New home construction is up in the UK, especially in north-west planning

Planning delays continue to hamper UK housebuilding

While the cost of materials has edged downwards recently, planning delays are expected to have an impact on housebuilding in the next quarter.

More than four fifths (85%) of respondents in the latest Knight Frank Residential Development Land Index for Q2 said that planning delays could be the largest hurdle when it comes to delivering new-builds during the second quarter, with 77% saying this will also be the biggest stumbling block for Q3.

The report reveals that uncertainty over the “future direction of planning” has caused some development projects to stall, while in Q1 this year, the number of decisions granted fell by 16% compared with Q1 2022.

Half of housebuilders surveyed said that they allowed more than one year to secure reserved matters approval on an allocated site, which is the next stage after outline permission has been granted. The ideal timeframe for approval should be between eight weeks to three months, depending on the size of the development.

The survey found that almost a fifth (18%) of builders even allowed up to two years for this stage of the planning process, and only 13% said they begin building within up to six months.

Planning reform?

The government has indicated that it will bring in additional reforms in order to speed up the planning system for new developments and “unlock planning decisions”. Last month, Housing Minister Michael Gove announced a new fund of £24m to “scale up local planning capacity”.

There will also be an additional £13.5m to create a new “super-squad of experts” to support large-scale development projects, according to Gove.

“Later in the year, the government will pass the Levelling Up and Regeneration Bill to put in place our reforms to the planning system that will create more beautiful and sustainable homes in the right places, and publish updates to the National Planning Policy Framework,” he added.

There is also set to be more of a focus on “building up and out” with an emphasis on increasing the level of housing available in the UK’s major cities, increasing population densities to make them more in line with “comparable Western countries”.

There is also set to be a drive towards converting more commercial to residential premises, which you can read more about here.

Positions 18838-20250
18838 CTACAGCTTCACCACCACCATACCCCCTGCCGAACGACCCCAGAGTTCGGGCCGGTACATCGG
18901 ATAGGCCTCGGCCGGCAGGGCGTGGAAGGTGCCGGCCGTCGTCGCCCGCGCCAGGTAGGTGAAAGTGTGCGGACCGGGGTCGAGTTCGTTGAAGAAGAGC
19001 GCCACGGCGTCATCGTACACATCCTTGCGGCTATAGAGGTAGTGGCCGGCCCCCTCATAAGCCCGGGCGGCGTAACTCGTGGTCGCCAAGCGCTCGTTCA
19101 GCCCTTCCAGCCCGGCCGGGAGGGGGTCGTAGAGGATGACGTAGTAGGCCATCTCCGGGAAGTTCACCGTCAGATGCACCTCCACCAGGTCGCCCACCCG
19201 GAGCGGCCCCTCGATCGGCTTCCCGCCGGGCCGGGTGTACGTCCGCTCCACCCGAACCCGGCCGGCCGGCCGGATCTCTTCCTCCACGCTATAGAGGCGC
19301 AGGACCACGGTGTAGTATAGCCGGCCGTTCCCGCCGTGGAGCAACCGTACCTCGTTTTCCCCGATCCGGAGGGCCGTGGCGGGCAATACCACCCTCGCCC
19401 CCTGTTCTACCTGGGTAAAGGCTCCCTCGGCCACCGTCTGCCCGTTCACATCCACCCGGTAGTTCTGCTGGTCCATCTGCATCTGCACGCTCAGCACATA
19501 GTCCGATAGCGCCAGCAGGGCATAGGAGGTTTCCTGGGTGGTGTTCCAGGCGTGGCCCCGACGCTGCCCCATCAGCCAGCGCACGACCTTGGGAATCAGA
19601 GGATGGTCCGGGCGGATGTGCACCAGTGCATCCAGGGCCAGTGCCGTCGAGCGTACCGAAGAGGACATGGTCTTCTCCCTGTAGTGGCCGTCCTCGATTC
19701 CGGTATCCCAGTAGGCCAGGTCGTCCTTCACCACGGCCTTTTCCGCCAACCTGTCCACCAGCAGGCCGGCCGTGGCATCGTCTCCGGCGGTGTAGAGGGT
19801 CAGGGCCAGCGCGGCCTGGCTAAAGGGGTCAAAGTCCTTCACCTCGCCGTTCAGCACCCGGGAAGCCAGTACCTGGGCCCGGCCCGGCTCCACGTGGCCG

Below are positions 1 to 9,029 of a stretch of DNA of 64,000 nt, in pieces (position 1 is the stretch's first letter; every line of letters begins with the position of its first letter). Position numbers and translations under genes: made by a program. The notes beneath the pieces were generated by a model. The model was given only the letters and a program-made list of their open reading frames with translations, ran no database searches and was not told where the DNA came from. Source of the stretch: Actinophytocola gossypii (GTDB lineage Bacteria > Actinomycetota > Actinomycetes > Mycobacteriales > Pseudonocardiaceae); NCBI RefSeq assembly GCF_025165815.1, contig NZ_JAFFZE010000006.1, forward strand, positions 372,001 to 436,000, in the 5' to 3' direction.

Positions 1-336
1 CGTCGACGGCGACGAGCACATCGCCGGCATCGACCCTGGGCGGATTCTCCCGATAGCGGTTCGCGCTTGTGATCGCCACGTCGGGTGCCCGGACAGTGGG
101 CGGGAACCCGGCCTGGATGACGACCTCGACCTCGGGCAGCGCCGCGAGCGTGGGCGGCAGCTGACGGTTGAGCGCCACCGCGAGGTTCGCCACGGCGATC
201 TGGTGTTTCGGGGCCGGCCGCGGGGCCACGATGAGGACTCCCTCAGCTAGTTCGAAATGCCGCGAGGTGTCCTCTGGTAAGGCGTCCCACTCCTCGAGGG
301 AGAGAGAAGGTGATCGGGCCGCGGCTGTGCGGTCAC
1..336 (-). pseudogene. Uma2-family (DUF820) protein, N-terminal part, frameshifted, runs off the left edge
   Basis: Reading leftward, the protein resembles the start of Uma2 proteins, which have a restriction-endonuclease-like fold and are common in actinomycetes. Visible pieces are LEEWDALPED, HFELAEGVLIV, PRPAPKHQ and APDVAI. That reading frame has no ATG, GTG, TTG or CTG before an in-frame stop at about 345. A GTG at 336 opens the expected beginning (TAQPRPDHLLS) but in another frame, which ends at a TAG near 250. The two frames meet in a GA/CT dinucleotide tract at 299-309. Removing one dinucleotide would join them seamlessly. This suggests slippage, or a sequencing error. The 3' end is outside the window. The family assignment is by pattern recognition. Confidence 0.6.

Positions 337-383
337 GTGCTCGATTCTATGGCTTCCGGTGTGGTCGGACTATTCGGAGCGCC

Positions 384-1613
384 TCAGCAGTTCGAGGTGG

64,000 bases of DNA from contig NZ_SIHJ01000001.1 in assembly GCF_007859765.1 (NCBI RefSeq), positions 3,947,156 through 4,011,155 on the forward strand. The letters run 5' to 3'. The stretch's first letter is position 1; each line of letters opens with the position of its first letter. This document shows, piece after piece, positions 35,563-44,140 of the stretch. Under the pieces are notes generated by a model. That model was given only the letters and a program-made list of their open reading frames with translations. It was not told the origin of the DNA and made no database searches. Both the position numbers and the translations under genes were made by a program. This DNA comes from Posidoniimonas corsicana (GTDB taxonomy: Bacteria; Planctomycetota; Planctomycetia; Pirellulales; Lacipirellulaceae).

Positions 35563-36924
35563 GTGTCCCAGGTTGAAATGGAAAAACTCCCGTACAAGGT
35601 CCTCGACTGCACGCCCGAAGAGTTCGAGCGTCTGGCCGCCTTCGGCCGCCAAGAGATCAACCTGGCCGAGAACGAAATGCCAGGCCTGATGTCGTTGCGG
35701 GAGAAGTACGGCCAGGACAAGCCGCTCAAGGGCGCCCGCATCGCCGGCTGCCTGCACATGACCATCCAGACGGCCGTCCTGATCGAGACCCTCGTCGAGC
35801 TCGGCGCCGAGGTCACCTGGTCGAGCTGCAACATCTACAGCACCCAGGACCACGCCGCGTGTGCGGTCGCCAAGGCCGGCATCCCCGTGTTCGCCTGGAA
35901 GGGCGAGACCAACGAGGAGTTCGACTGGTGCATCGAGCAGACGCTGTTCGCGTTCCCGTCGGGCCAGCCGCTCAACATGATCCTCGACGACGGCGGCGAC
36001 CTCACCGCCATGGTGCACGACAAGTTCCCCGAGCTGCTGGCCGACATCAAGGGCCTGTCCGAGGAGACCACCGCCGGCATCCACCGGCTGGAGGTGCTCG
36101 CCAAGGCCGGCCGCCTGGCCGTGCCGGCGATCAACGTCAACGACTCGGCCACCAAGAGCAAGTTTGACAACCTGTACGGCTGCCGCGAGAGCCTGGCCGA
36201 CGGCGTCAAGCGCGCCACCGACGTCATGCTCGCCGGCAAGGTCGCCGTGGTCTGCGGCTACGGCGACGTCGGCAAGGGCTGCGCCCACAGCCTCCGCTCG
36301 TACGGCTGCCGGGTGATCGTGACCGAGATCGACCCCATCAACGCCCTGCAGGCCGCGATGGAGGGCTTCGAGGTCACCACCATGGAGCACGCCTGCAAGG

Residential land values can be volatile

In the second quarter of this year, Knight Frank reported a fall in residential UK land values, with greenfield falling by an average of 6.1% and urban brownfield falling by 5.9%. This brings the annual change to -14.6% and 17.9% respectively.

This is linked to house price stagnation, rising borrowing costs and an uncertain economic picture, says the report, although it points out that “residential land values tend to be volatile and highly sensitive to house price changes”.

Some housebuilders are operating a more “cautious approach” at this time, attempting to reduce their outgoings. Average operating margins are expected to decrease from 20.1% in the 2021-22 financial year to 15.7% in 2022-2023, in research attributed to Redburn.

However, build costs have become more manageable, with the cost of key building materials such as timber, steel and concrete dropping by around 20% over the past year. This is off the back of a 60-80% surge in prices in 2021, so they remain historically high.

According to the BCIS forecast, build costs are expected to increase by “a more manageable” 5.1% overall this year, although anecdotally builders are still reporting rises in both building material costs and labour costs.

Knight Frank’s report concludes: “While the immediate picture for the land market is challenging, a reduction in cost inflation should eventually help reduce pressure on margins and give developers more of an incentive to purchase land.

“The longer-term fundamentals for the new homes market also remain robust, with supply shortages likely to support pricing.”

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